This article was a big surprise to me. The gist is that using the executive function of your brain (switching from deliberation to implementation - making and acting on decisions) has a strong negative impact on all sorts of mental activities.
For example, deciding whether to have cake or cornflakes for breakfast could be enough to make you perform poorly at an interview later on.
A further implication of this (to me) is that people who coast through much of the day like zombies (especially in the morning), not making many decisions, are much better able to perform when they need to, because they haven't depleted those resources yet.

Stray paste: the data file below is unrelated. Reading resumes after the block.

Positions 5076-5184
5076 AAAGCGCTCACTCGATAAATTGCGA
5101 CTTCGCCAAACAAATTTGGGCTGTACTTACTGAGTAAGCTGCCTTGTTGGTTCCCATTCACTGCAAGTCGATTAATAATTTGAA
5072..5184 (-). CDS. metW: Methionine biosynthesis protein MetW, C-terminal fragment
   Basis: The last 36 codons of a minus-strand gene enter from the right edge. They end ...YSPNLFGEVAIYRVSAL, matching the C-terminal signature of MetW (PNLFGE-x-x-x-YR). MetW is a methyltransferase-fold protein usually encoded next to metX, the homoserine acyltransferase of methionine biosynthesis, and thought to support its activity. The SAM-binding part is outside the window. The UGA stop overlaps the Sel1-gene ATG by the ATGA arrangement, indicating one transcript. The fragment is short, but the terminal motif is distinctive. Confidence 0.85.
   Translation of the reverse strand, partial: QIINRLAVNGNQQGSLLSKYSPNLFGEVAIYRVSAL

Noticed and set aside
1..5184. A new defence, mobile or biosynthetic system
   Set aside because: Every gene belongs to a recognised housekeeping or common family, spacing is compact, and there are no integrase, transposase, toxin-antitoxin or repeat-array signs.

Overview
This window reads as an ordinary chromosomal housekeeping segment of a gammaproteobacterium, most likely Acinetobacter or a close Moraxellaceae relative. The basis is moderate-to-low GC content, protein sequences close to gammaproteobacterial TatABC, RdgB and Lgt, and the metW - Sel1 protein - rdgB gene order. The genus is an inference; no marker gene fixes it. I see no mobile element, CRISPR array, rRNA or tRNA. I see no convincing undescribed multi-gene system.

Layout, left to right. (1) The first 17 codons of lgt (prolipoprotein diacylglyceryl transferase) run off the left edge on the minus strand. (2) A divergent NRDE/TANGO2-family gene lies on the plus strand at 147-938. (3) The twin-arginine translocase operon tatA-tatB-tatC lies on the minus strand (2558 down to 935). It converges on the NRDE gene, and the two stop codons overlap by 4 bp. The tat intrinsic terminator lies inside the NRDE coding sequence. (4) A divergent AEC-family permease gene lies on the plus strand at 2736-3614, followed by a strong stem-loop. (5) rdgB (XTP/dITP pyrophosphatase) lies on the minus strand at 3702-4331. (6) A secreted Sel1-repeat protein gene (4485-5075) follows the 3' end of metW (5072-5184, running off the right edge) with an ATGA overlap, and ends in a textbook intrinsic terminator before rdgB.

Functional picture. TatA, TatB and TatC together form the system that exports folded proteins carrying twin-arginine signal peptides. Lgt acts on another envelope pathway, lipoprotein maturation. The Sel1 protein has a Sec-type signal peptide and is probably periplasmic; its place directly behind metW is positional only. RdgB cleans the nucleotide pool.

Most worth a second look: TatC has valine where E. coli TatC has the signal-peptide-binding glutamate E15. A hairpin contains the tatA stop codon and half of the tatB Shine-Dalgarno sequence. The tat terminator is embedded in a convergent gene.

The moral of the story: if you want to improve your overall mental performance, get into the habit of saying "who gives a shit?" about irrelevant decisions like where to put the furniture or whether the curtains need to be washed again this week. Don't deliberate over mundane issues. Don't waste your energy. Just pick the first reasonable option. I'd like to know if strategies like this can minimise this effect, or if we really have to go around like cattle - I know I do, most of the time... Is that what girlfriends are for? To decide where the couch and TV should be and what washing powder to use, so that I can reserve my brain power selfishly for 'clever' use later (which rarely happens)? Seems a little unfair, really...
I have more questions. How do we recover from the effects? How long does it take? Can we speed it up? What about meditation, or induced alpha/theta/delta brainwaves (i.e. by listening to binaural beats, say)? Why does it happen?
Enough rambling (I guess...), I'm off to dodge some decisions! Probably.